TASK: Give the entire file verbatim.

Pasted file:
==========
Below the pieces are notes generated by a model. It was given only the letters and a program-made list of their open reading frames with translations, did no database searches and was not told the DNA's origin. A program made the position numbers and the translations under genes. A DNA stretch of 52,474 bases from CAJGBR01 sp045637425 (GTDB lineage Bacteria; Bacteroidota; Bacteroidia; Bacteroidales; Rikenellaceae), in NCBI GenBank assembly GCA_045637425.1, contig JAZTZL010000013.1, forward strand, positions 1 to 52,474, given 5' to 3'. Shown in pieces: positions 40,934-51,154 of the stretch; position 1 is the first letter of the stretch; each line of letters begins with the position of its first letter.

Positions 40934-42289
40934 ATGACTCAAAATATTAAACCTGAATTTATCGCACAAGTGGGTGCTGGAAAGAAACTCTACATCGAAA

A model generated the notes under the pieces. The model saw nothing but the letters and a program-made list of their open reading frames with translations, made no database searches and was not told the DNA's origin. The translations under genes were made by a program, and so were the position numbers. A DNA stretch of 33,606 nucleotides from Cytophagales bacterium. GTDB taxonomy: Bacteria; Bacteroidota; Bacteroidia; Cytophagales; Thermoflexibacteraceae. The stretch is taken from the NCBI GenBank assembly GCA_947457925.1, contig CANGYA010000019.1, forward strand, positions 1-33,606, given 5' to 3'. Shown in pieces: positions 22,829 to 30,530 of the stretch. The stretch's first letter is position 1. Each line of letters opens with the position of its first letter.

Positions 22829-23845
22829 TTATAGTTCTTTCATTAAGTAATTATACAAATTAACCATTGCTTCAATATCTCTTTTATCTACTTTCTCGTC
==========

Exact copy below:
Below the pieces are notes generated by a model. It was given only the letters and a program-made list of their open reading frames with translations, did no database searches and was not told the DNA's origin. A program made the position numbers and the translations under genes. A DNA stretch of 52,474 bases from CAJGBR01 sp045637425 (GTDB lineage Bacteria; Bacteroidota; Bacteroidia; Bacteroidales; Rikenellaceae), in NCBI GenBank assembly GCA_045637425.1, contig JAZTZL010000013.1, forward strand, positions 1 to 52,474, given 5' to 3'. Shown in pieces: positions 40,934-51,154 of the stretch; position 1 is the first letter of the stretch; each line of letters begins with the position of its first letter.

Positions 40934-42289
40934 ATGACTCAAAATATTAAACCTGAATTTATCGCACAAGTGGGTGCTGGAAAGAAACTCTACATCGAAA

A model generated the notes under the pieces. The model saw nothing but the letters and a program-made list of their open reading frames with translations, made no database searches and was not told the DNA's origin. The translations under genes were made by a program, and so were the position numbers. A DNA stretch of 33,606 nucleotides from Cytophagales bacterium. GTDB taxonomy: Bacteria; Bacteroidota; Bacteroidia; Cytophagales; Thermoflexibacteraceae. The stretch is taken from the NCBI GenBank assembly GCA_947457925.1, contig CANGYA010000019.1, forward strand, positions 1-33,606, given 5' to 3'. Shown in pieces: positions 22,829 to 30,530 of the stretch. The stretch's first letter is position 1. Each line of letters opens with the position of its first letter.

Positions 22829-23845
22829 TTATAGTTCTTTCATTAAGTAATTATACAAATTAACCATTGCTTCAATATCTCTTTTATCTACTTTCTCGTC